Книга: Code 2.0
A Short History of Code on the Net
A Short History of Code on the Net
In the beginning, of course, there were very few applications on the Net. The Net was no more than a protocol for exchanging data, and the original programs simply took advantage of this protocol. The file transfer protocol (FTP) was born early in the Net’s history; the electronic message protocol (SMTP) was born soon after. It was not long before a protocol to display directories in a graphical way (Gopher) was developed. And in 1991 the most famous of protocols — the hyper text transfer protocol (HTTP) and hyper text markup language (HTML) — gave birth to the World Wide Web.
Each protocol spawned many applications. Since no one had a monopoly on the protocol, no one had a monopoly on its implementation. There were many FTP applications and many e-mail servers. There were even a large number of browsers. The protocols were open standards, gaining their blessing from standards bodies such as the Internet Engineering Task Force (IETF) and, later, the W3C. Once a protocol was specified, programmers could build programs that utilized it.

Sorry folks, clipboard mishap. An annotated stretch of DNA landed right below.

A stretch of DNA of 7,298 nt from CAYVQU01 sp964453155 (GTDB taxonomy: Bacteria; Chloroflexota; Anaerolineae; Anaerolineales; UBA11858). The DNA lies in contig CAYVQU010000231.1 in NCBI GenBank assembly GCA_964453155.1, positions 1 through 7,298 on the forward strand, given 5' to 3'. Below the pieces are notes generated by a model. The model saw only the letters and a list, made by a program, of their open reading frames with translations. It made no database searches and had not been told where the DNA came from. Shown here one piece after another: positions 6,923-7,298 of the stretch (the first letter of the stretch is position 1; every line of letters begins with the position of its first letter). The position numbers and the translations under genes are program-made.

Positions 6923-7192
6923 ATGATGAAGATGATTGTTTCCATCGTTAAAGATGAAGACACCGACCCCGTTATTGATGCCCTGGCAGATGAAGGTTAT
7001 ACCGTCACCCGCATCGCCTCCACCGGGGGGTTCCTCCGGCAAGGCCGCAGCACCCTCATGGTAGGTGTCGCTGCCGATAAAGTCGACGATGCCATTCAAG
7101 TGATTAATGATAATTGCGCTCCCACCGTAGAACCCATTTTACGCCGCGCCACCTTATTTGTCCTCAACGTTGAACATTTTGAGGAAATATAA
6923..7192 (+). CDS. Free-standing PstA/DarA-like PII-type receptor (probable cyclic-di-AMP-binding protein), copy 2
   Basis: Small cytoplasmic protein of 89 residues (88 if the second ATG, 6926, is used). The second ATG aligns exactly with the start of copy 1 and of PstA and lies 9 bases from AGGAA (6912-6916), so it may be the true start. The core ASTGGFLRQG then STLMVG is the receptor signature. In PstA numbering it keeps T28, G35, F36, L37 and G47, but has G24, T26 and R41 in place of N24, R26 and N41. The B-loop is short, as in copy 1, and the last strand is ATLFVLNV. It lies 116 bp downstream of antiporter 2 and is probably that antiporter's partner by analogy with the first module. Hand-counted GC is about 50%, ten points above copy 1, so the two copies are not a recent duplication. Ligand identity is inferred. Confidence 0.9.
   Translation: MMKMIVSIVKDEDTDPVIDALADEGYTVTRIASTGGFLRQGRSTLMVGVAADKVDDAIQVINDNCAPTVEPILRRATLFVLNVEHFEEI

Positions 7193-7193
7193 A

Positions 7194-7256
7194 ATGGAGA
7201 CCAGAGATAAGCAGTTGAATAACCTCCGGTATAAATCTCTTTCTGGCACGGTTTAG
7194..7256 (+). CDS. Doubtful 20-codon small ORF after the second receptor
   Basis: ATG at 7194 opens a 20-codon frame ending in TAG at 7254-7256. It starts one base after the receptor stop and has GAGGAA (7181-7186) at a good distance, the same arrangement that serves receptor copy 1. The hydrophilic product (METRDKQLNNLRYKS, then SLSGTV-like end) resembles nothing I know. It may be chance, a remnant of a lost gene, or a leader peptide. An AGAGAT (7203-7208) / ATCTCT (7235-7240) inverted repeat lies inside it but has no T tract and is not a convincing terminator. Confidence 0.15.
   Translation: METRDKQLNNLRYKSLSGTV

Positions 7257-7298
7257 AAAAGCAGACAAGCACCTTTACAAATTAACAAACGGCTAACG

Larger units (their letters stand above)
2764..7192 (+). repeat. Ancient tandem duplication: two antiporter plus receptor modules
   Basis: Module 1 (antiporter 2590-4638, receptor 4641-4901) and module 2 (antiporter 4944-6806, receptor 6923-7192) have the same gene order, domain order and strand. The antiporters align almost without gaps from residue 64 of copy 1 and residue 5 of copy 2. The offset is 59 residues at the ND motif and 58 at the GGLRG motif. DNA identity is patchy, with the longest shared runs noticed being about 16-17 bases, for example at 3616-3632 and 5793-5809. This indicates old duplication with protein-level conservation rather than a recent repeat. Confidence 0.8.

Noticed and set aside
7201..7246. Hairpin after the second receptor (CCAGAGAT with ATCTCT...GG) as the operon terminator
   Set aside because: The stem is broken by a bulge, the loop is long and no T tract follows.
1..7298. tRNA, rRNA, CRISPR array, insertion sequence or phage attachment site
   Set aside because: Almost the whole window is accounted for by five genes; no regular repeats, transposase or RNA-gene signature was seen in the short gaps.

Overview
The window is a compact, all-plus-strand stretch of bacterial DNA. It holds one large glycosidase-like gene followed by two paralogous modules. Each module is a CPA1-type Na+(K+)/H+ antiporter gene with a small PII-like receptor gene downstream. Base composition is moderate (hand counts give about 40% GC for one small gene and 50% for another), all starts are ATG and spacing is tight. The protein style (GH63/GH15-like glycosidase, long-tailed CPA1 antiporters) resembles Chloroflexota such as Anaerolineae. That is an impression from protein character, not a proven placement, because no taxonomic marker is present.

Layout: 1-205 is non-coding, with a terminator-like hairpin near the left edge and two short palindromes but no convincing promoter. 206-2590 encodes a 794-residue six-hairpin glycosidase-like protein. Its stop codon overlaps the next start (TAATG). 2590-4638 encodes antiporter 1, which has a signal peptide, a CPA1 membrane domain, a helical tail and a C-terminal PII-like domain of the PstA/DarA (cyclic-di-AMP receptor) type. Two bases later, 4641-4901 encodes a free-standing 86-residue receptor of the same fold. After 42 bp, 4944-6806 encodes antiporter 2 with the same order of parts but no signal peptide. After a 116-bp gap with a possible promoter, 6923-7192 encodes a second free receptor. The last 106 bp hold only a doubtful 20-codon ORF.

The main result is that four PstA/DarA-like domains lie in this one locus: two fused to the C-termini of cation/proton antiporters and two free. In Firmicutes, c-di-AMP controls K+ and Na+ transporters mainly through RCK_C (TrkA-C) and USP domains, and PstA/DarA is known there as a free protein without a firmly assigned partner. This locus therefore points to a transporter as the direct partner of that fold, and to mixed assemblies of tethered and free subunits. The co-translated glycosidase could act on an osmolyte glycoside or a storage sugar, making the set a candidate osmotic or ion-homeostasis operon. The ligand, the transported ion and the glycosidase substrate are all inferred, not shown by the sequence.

Much of the software implementing these protocols was “open”, at least initially — that is, the source code for the software was available along with the object code. This openness was responsible for much of the early Net’s growth. Others could explore how a program was implemented and learn from that example how better to implement the protocol in the future.
The World Wide Web is the best example of this point. Again, the code that makes a web page appear as it does is called the hyper text markup language, or HTML. With HTML, you can specify how a web page will appear and to what it will be linked.